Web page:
4 minute read


Uses Of Emulsions

Many functional chemical ingredients (such as drugs) are not water soluble and require alcohol or other organic solvents to form solutions. These solvents may be costly, hazardous to handle, or toxic. Emulsions are useful because they allow ways to deliver active materials in water which is inexpensive and innocuous. A related advantage of emulsions is they allow dilution of these active ingredients to an optimal concentration. For example, in hair conditioning products the oils and other conditioning agents employed would leave hair limp and sticky if they were directly applied. Through emulsification, these materials can be diluted to an appropriate level which deposits on hair without negative side effects.

Emulsions are commonly used in many major chemical industries. In the pharmaceutical industry, they are used to make medicines more palatable, to improve effectiveness by controlling dosage of active ingredients, and to provide improved aesthetics for topical drugs such as ointments. Nonionic emulsions are most popular due to their low toxicity, ability to be injected directly into the body, and compatibility with many drug ingredients. Cationic emulsions are also used in certain products due to their antimicrobial properties.

In the agricultural industry, emulsions are used as delivery vehicles for insecticides, fungicides and pesticides. These water insoluble biocides must be applied to crops at very low levels, usually by spraying through mechanical equipment. Emulsion technology allows these chemicals to be effectively diluted and provides improved sprayability. Nonionic emulsions are often used in this regard due to their low foaming properties and lack of interaction with biocidal agents they are carrying.

In cosmetics, emulsions are the delivery vehicle for many hair and skin conditioning agents. Anionic and non-ionic emulsions are used to deliver various oils and waxes which provide moisturization, smoothness and softness to hair and skin. Emulsions formed with cationic emulsifiers are themselves effective conditioning agents since their positive charge is attracted to the negative sites on the hair, thus allowing them to resist rinse off.

Many paints and inks are based on emulsions. Such products may be true liquid-in-liquid emulsions or they may be dispersions. Dispersions are similar to emulsions except that the dispersed phase is usually finely divided solid particles. The same surfactant technology used to formulate emulsions is used to create dispersions of pigments that are used in paints and inks. These dispersions are designed to dry quickly and form waterproof films, while not affecting the color. In this regard emulsions provide benefits over solvent containing systems because of reduced odor and flammability.

Many food products are in the form of emulsions. An example of a naturally occurring food emulsion is milk which contains globules of milk fat (cream) dispersed in water. The whiteness of milk is due to light scattering as it strikes the microscopic fat particles. Salad dressings, gravies and other sauces, whipped dessert toppings, peanut butter, and ice cream are also examples of emulsions of various edible fats and oils. In addition to affecting the physical form of food products, emulsions impact taste because emulsified oils coat the tongue, imparting "mouth-feel." Emulsions are useful tools in industries which directly impact many aspects of society. Although emulsions have been used for years, science still has much to learn. In part, this is due to the infinite number of combinations of emulsion systems and the task of fully characterizing their structure. New emulsion types are constantly being developed as new needs arise; for example a relatively recent advance in emulsion technology is the microemulsion, a special type of emulsion characterized by an extremely small particle size. Microemulsions are completely transparent and have enhanced stability as compared to conventional systems. As science continues to respond to the needs of industry, more unusual emulsion combinations will be developed resulting in improved medicines, cosmetics, pesticides, and dessert toppings.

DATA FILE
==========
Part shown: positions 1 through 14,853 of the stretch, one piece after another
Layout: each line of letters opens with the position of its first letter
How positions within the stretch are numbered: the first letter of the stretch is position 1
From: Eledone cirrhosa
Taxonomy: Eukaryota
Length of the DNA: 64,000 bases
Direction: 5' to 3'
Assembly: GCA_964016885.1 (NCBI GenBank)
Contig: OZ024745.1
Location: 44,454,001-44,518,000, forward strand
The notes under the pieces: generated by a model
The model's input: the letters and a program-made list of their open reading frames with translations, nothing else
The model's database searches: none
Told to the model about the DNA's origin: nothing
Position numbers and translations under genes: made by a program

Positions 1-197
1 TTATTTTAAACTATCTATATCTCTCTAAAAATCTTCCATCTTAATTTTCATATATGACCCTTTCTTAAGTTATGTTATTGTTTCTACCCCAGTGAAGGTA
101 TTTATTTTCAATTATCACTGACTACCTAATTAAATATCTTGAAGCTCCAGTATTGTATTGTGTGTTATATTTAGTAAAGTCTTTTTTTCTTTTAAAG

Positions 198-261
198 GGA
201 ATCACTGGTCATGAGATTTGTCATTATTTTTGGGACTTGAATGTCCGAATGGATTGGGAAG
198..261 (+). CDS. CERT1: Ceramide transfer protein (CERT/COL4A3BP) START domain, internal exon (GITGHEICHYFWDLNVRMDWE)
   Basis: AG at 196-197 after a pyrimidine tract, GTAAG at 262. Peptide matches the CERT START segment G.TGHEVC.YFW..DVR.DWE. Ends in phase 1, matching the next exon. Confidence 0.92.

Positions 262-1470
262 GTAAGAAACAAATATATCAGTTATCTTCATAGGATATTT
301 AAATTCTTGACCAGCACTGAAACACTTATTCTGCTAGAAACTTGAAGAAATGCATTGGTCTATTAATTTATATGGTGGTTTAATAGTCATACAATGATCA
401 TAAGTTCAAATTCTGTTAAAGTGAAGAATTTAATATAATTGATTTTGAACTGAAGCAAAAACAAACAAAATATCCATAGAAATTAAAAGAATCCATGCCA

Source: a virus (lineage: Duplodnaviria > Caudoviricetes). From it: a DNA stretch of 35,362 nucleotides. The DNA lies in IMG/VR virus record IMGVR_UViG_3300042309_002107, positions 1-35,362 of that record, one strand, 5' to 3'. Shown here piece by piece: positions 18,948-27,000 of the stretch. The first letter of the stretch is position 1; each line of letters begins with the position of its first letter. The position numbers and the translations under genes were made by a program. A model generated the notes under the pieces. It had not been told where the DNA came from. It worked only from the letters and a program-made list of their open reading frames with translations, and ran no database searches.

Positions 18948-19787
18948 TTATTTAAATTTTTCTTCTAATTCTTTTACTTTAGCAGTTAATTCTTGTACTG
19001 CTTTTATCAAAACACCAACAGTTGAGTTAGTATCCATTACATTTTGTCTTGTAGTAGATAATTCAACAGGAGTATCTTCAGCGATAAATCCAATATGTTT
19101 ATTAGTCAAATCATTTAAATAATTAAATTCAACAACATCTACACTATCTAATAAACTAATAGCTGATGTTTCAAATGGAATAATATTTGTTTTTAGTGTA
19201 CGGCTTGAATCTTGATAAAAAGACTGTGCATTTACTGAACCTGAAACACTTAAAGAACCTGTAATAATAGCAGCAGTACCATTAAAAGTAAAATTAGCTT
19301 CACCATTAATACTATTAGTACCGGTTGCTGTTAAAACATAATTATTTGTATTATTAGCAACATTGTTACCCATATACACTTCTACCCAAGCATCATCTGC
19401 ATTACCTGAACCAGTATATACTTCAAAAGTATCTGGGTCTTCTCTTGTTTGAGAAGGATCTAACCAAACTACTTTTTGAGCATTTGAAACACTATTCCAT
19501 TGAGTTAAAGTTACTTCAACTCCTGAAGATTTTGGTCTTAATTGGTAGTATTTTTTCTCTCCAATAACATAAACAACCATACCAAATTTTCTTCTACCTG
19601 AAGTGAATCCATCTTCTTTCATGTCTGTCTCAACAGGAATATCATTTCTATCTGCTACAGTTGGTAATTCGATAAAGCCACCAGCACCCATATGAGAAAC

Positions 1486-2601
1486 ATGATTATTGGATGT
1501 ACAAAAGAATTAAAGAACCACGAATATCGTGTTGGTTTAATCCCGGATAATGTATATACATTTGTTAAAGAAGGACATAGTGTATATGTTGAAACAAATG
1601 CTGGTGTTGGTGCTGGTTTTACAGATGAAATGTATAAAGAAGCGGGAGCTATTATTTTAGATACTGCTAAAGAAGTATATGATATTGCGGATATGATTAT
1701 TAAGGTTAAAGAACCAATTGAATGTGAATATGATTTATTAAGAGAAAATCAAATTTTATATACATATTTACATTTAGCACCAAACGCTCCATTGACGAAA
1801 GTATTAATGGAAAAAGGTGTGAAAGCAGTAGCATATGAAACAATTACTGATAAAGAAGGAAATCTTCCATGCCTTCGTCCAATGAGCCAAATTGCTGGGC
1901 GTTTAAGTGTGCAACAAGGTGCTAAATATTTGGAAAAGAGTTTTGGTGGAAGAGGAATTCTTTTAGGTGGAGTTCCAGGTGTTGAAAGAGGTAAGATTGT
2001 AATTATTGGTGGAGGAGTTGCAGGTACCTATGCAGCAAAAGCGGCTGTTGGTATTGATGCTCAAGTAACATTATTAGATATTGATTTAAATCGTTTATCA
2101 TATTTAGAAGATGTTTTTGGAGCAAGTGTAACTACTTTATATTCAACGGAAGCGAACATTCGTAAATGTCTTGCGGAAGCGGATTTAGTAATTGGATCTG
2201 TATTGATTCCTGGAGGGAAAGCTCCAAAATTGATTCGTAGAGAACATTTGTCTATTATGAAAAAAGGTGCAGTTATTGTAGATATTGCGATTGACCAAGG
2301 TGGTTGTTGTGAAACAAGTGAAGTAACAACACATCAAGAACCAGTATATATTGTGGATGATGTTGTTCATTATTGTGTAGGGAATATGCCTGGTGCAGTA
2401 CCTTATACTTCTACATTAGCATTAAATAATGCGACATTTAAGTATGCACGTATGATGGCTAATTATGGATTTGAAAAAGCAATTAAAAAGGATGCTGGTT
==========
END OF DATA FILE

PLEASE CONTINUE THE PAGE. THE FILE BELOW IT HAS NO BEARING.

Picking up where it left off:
Garrett, H.E. Surface Active Chemicals. New York: Pergamon Press, 1972.

Hibbott, H.W., ed. Handbook of Cosmetic Science. New York: Macmillan, 1963.

Lissant, Kenneth J., ed. Emulsions and Emulsion Technology. New York: Marcel Dekker, 1974.

Rosen, Milton J. Surfactants and Interfacial Phenomena. New York: Wiley, 1978.

Randy Schueller
Perry Romanowski


. . . . . . . . . . . . . . . . . . . . . . . . . . . . . . . . . . . . . . . . .


—A type of surfactant characterized by a net negative charge on its water soluble portion.


—A type of surfactant characterized by a net positive charge on its water soluble portion.


—A mixture composed of tiny particles suspended in a medium such as water.


—Compounds which will not dissolve or form solutions with one another.


—A dispersion mixture which consists of particles so small that it is transparent.


—A type of surfactant which has no net charge on its water soluble portion.

Surface tension

—A force which causes a liquid to resist an increase in its surface area.


—Chemical which has both water soluble and oil soluble portions and is capable of forming nearly homogenous mixtures of typically incompatible materials. Also known as an emulsifier.

Additional topics

Science EncyclopediaScience & Philosophy: Electrophoresis (cataphoresis) to EphemeralEmulsion - Emulsions Throughout History, Emulsions Are Created By Surfactants, Characteristics Of Emulsions, Uses Of Emulsions